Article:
Datevec to Datetime conversion results in 1 millisecond error?

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Brad
Brad on 28 Oct 2015
Commented: Brad on 28 Oct 2015
When converting a datevector to a datetime, it appears that I'm losing a millisecond and I can't figure out why. It doesn't appear to be a rounding or formatting issue. Any help on what's going on here would be much appreciated.
Thanks,
Brad

Accepted Answer

Peter Perkins
Peter Perkins on 28 Oct 2015
Screen shots are probably not the most convenient way for others to diagnose this problem.
You haven't lost a millisecond, you never had it to begin with. Here's the deal:
>> dv = [2015 8 13 21 6 19.172; 2015 8 13 21 6 19.180]
dv =
2015 8 13 21 6 19.172
2015 8 13 21 6 19.18
You only think that last value is 19.18. It isn't. It's the floating point value that's closest to 19.18, which happens to be just less than the real number 19.18. The display simply shields you from that. With "numbers", that's probably what you'd want display to do, but in "time", you'd probably be unhappy if the display for something just before midnight rounded up to the next day. So:
>> dt = datetime(2015,8,13,21,6,[19.172 19.180],'Format','dd-MM-yyyy HH:mm:ss.SSSSSS')
dt =
13-08-2015 21:06:19.172000 13-08-2015 21:06:19.179999
Your problem is that by the time you've typed "19.18", you're done for. datetime has the precision to give you what you want, though:
>> dt = datetime('13-08-2015 21:06:19.180','Format','dd-MM-yyyy HH:mm:ss.SSSSSS')
dt =
13-08-2015 21:06:19.180000
>> dt = datetime(2015,8,13,21,6,19,[172 180],'Format','dd-MM-yyyy HH:mm:ss.SSSSSS')
dt =
13-08-2015 21:06:19.172000 13-08-2015 21:06:19.180000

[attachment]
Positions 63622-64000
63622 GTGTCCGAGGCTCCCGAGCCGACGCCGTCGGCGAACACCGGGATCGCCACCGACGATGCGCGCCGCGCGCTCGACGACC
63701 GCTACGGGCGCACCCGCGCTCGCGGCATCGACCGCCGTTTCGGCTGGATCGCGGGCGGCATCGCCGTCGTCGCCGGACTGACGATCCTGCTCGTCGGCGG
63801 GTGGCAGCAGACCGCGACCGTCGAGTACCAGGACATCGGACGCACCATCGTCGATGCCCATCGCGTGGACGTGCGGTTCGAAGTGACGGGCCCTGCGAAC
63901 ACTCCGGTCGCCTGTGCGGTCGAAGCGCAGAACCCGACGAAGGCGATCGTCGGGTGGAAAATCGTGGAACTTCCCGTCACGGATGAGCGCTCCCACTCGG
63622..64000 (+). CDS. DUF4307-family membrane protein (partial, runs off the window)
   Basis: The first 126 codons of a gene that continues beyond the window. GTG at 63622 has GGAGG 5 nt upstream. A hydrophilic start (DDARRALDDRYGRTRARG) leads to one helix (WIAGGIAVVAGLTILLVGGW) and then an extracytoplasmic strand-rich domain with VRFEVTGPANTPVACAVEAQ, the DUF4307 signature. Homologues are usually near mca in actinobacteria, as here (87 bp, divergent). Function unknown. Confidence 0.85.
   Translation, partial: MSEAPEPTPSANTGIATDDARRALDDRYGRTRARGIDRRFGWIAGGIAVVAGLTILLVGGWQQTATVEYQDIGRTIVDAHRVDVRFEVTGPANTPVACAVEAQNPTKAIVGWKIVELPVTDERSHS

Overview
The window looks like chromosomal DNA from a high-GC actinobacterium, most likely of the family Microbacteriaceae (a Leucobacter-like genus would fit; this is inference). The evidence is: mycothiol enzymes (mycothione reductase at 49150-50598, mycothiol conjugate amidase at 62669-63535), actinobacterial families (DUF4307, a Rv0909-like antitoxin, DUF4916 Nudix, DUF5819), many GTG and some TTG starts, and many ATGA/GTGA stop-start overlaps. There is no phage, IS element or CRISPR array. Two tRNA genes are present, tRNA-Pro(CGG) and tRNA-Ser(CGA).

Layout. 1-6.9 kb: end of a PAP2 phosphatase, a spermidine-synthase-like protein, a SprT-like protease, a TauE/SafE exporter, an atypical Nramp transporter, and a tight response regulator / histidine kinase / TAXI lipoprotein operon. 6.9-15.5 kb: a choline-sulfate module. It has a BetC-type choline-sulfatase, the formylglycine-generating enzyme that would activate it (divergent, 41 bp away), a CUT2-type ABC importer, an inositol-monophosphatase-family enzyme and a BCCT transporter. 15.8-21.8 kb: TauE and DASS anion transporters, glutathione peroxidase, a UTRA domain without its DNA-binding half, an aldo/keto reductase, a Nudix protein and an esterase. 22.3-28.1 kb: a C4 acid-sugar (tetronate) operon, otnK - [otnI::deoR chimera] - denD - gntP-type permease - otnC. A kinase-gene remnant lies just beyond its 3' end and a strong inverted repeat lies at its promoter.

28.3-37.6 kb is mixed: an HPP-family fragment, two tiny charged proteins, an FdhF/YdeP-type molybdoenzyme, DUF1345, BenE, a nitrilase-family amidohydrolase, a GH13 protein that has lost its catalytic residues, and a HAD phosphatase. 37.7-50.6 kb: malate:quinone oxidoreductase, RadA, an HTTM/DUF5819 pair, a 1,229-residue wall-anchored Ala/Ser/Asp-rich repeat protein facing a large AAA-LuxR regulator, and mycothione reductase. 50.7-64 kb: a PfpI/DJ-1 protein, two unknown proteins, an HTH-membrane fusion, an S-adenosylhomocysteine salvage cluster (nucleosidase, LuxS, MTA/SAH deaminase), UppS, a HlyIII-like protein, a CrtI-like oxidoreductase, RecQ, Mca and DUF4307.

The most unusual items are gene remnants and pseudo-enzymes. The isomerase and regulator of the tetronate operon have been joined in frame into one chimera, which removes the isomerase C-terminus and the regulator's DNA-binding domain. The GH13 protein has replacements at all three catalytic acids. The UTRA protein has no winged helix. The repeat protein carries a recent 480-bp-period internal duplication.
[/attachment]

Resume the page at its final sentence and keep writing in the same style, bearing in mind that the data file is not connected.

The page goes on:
1 Comment
Brad
Brad on 28 Oct 2015
Excellent! So it WAS a floating point / rounding / display issue. Great example process. Very clear and easy to follow.
You're right, the screenshot is difficult to see and work with. I will post inline code for future questions and answers.
Many thanks,
Brad

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More Answers (1)

Ingrid
Ingrid on 28 Oct 2015
I do not seem to be able to reproduce this deviation, so how did you obtain the DV and DT variables?
>> timeVec = [2015 8 13 21 6 19.1800]
timeVec =
1.0e+03 *
Columns 1 through 5
2.015000000000000 0.008000000000000 0.013000000000000 0.021000000000000 0.006000000000000
Column 6
0.019180000000000
>> timeNum = datenum(timeVec)
timeNum =
7.361898793886574e+05
>> timeVecBack = datevec(timeNum)
timeVecBack =
1.0e+03 *
Columns 1 through 4
2.015000000000000 0.008000000000000 0.013000000000000 0.021000000000000
Columns 5 through 6
0.006000000000000 0.019180000000008
  1 Comment
Brad
Brad on 28 Oct 2015
Hi Ingrid,
I'm using the 'datetime' data type, not serial date numbers as you have done with 'datenum()'.
The DV (as in "datevector") and DT (as in "datetime) variables were obtained from timestamp metadata from TIFF images. I converted this serial string data to a datevector, and then to a datetime to be able to easily correct and fix timestamp issues.

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